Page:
'The Catch' - Ten Years Laterby Ryan Lutz '13, The Bachelor • November 9, 2011 Share:
This Indianapolis Star photo shows Ryan Short tipping the ball back toward Kurt Casper who was waiting in the endzone. See video at the bottom of the page.
From the 11-11-11 Issue of The Bachelor - Ten years ago history was made. It has been called “The Monon Miracle” or “The Catch” and numerous other phrases. None of them however, can do justice to what happened that day.
It was the Monon Bell Game and the ball was on the 48-yard-line with just under three seconds to go; Jake Knott rolls out of the pocket and throws the ball to All-American tight end Ryan Short. Short tipped it backwards to teammate Kurt Casper who caught it in the end zone as the clock ran out, without a single Dannie around him.
“It was my last game at Wabash,” Casper said, “and it was the last time I would play. I couldn’t ask for a better ending.”
Knott remembers every detail. “There was this overall sense among the team that the day was going to end up alright. Even when we had the ball with less than three seconds left, the team had a sense of calm. Like we knew we were gonna be ok.”
At that point in the rivalry DePauw had won the Bell for five straight years. Those final seconds of the game would not only bring the Bell back to Wabash, but would start Wabash’s era of dominant hard-nosed football. Beating DePauw and making playoffs became an expectation that had to be met every year.
“Before that play happened Coach was running up and down the sidelines yelling ‘You gotta believe, you gotta believe’ he wasn’t just yelling at us either. Coach was shouting at the crowd to getting everyone in the game” Knott said.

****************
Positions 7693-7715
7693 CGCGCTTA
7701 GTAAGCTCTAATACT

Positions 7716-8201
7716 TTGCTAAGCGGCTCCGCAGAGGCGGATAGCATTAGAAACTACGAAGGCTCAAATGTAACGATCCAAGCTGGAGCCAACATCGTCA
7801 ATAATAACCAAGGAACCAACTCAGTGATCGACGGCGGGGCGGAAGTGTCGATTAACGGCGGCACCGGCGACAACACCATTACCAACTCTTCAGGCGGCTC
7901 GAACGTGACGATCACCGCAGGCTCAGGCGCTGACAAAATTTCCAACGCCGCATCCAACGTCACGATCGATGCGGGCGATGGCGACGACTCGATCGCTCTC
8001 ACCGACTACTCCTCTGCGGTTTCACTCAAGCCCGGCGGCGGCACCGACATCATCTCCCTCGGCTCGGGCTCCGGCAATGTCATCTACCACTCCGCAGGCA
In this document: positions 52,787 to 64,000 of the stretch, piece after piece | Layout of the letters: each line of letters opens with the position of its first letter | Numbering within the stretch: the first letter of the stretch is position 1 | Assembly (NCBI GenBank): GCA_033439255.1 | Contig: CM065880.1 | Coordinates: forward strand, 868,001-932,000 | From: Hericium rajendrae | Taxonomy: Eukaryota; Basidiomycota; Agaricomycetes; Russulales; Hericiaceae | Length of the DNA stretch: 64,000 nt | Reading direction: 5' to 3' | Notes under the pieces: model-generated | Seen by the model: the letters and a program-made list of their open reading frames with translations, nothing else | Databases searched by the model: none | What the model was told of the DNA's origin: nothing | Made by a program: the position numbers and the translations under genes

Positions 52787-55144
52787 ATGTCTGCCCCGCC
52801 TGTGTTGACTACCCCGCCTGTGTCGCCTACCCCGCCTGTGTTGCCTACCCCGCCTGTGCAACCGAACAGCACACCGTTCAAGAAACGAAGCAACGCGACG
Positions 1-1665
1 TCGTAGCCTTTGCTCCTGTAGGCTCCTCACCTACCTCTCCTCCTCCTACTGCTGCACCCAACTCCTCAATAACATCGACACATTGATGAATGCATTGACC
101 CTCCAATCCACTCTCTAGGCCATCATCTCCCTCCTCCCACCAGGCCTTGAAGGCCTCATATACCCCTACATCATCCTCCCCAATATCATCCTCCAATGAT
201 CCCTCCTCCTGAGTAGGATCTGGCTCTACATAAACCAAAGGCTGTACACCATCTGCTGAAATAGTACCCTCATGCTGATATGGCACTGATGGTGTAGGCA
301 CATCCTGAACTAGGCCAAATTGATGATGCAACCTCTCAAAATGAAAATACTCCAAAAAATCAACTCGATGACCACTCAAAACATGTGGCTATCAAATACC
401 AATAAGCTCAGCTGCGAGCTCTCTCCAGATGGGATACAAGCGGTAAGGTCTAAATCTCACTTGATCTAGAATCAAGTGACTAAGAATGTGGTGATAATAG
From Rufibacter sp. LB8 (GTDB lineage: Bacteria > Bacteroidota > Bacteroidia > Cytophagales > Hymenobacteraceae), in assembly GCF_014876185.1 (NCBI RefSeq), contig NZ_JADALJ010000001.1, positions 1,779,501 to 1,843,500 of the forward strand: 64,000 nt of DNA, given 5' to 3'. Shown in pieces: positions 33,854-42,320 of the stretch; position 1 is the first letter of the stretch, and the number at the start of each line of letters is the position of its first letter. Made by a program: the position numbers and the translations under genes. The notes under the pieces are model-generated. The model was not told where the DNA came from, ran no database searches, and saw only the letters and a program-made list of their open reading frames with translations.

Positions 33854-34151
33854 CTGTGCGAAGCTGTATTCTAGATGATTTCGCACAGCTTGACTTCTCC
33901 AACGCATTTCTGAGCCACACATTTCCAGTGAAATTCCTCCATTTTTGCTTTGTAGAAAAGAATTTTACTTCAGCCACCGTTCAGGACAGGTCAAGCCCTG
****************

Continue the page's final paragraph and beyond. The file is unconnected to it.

Since then Wabash has taken that momentum from the win, and hasn’t looked back. The Little Giants’ Bell game record is 7-3 since ‘The Catch.’ Wabash has made the playoffs five times since then. Six if you include this year.
“We practiced that play every week” Short said. “We actually had a really good success rate with it in practice. To pull it off in a game was something else though. Once he caught it I heard a massive explosion from the crowd, and it was sheer euphoria.”
In the years that have followed the Monon Miracle Wabash football has become a dominant force in the NCAC. As for the big three involved in that piece of Wabash History, Casper, Knott and Short have each gone on to establish themselves in the professional world. Casper works for a Pharmaceutical company, Knott works for Merrill Lynch in their private banking and investment sector, and Short is a special education teacher for Plainfield High School as well as a football coach.
It’s often scary for athletes to contemplate their future after their final game, especially when you leave the game like these three did.
“I think the biggest thing I could tell anyone is to appreciate the opportunities that you have been given, because there are alums who would give anything to come back in and play,” Short said.
Playing football for Wabash College is an experience. Every player who has put on that red and white uniform becomes a part of something that is truly great. “It basically personifies the small school sports atmosphere,” Casper said. “It’s awesome to see how important this game is to everyone involved.”
“Everyone pays attention to this rivalry,” Knott said, “I like going to the game to find out who our big stage players are. I mean in big games like Monon some guys perform and some guys fold. I want to see our guys rise to the occasion.”
The Bell Game is something that alums talk about forever, just look at Short, Casper and Knott. This year all three of Wabash graduates will be in attendance, wearing the red and white as our Little Giants take the field to face the DePauw Tigers.